Major car manufacturers are selling diesel cars which don’t meet the EU air pollution limits, a new report claims.
Transport & Environment (T&E) revealed only one in 10 new cars complied the Euro 6 auto emissions standard set on September last year.
Under the new regulation, diesel cars can have a maximum permitted level of 80mg/km of Nitrogen Oxide (NOx).
The report found on average the emissions produced by new EU diesel cars are five times higher than the allowance.
The group tested 23 cars and only three achieved the standards on the road.
According to T&E, manufacturers use “cheaper and less effective” exhaust systems to produce the cars.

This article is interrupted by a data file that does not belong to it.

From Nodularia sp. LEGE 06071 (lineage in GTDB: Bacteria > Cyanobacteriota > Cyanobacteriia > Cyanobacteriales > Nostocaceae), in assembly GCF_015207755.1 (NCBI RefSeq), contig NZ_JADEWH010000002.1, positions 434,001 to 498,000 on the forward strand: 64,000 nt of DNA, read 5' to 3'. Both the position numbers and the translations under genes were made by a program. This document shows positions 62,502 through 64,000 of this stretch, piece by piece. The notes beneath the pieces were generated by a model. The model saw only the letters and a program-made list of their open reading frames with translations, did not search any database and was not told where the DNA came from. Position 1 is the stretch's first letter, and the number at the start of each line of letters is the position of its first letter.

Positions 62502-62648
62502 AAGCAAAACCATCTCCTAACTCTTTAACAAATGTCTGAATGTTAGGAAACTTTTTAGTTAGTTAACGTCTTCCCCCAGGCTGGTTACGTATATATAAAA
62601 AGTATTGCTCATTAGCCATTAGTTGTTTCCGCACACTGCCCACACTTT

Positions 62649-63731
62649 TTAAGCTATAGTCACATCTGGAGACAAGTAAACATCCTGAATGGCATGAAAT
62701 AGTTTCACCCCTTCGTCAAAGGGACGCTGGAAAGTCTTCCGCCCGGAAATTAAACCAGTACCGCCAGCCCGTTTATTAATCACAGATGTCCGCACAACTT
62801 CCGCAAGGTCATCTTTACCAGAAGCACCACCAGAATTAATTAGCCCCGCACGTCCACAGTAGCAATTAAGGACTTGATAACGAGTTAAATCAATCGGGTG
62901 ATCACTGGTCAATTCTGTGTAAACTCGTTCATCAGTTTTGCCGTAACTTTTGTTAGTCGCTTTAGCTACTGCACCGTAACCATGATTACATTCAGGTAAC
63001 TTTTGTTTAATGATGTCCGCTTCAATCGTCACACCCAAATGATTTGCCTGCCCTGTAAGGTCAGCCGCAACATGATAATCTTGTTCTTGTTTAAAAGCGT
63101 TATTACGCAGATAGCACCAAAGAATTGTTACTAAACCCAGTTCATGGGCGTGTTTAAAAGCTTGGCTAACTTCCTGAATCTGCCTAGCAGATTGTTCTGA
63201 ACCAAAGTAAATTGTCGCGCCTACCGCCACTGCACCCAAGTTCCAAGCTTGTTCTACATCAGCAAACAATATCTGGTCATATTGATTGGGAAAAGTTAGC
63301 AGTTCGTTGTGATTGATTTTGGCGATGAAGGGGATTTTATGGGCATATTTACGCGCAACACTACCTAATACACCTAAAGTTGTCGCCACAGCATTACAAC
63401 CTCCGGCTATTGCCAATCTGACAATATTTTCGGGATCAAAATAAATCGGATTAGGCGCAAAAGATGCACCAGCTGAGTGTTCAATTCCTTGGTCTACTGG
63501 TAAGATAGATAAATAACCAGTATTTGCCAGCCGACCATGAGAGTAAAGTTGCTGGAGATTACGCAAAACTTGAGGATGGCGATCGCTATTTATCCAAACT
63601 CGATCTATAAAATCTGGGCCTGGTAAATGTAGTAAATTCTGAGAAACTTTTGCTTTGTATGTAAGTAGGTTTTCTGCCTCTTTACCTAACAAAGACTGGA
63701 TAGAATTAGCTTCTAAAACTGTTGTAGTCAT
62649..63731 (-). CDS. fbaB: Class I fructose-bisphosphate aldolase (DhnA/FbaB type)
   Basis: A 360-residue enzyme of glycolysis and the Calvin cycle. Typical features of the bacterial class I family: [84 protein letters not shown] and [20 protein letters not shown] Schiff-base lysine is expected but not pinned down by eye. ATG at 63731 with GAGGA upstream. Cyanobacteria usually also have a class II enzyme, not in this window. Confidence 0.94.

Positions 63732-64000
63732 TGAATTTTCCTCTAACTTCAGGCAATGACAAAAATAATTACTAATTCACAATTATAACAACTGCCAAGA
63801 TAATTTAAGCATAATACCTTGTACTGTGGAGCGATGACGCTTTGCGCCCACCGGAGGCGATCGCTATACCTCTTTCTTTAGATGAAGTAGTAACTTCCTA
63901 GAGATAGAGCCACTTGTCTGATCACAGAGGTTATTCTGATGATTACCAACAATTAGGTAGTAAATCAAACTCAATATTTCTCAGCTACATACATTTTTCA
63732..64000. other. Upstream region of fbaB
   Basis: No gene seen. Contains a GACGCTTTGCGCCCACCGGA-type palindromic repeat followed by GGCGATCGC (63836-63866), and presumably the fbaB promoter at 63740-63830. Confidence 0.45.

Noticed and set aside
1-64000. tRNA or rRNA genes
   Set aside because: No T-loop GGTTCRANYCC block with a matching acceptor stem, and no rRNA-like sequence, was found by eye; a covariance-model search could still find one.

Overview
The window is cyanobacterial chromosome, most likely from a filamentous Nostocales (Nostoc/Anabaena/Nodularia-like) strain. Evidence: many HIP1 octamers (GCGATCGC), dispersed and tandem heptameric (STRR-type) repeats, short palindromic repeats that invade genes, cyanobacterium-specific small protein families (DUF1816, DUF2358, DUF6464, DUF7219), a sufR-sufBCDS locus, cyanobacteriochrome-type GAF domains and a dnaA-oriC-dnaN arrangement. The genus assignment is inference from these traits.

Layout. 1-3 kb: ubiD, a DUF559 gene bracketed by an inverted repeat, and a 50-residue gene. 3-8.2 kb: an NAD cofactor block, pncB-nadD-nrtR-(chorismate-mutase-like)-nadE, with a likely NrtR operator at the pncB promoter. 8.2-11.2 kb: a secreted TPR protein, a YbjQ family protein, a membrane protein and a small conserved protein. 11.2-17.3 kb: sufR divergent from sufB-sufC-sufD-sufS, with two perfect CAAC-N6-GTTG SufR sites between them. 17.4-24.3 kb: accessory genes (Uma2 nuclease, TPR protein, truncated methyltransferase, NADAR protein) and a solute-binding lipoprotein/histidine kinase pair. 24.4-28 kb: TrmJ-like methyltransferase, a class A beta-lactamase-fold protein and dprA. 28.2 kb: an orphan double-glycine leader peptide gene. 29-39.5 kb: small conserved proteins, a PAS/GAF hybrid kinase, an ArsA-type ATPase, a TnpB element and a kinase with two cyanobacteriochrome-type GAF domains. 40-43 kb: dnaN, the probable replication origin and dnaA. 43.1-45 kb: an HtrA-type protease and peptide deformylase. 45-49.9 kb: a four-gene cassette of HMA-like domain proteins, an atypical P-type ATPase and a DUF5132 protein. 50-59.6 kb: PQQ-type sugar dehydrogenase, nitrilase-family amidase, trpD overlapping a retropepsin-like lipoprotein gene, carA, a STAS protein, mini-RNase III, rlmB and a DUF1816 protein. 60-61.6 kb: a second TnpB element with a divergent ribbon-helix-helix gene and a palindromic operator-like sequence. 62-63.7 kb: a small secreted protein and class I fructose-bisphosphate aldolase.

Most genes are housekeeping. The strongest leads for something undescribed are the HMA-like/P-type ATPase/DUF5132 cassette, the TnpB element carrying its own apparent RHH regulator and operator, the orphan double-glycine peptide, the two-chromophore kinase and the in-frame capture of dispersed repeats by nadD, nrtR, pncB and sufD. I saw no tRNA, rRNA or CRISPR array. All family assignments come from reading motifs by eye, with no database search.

It added diesel cars sold by the same manufacturers in the US use better exhaust treatment systems and produce lower emissions.
The cost to manufacturers of a modern diesel after-treatment system is around €300 (£216) per car, said the report.
Greg Archer, T&E’s clean vehicles manager, said: “Every new diesel car should now be clean but just one in 10 actually is. This is the main cause of the air pollution crisis affecting cities. Car makers sell clean diesels in the US and testing should require manufacturers to sell them in Europe too.”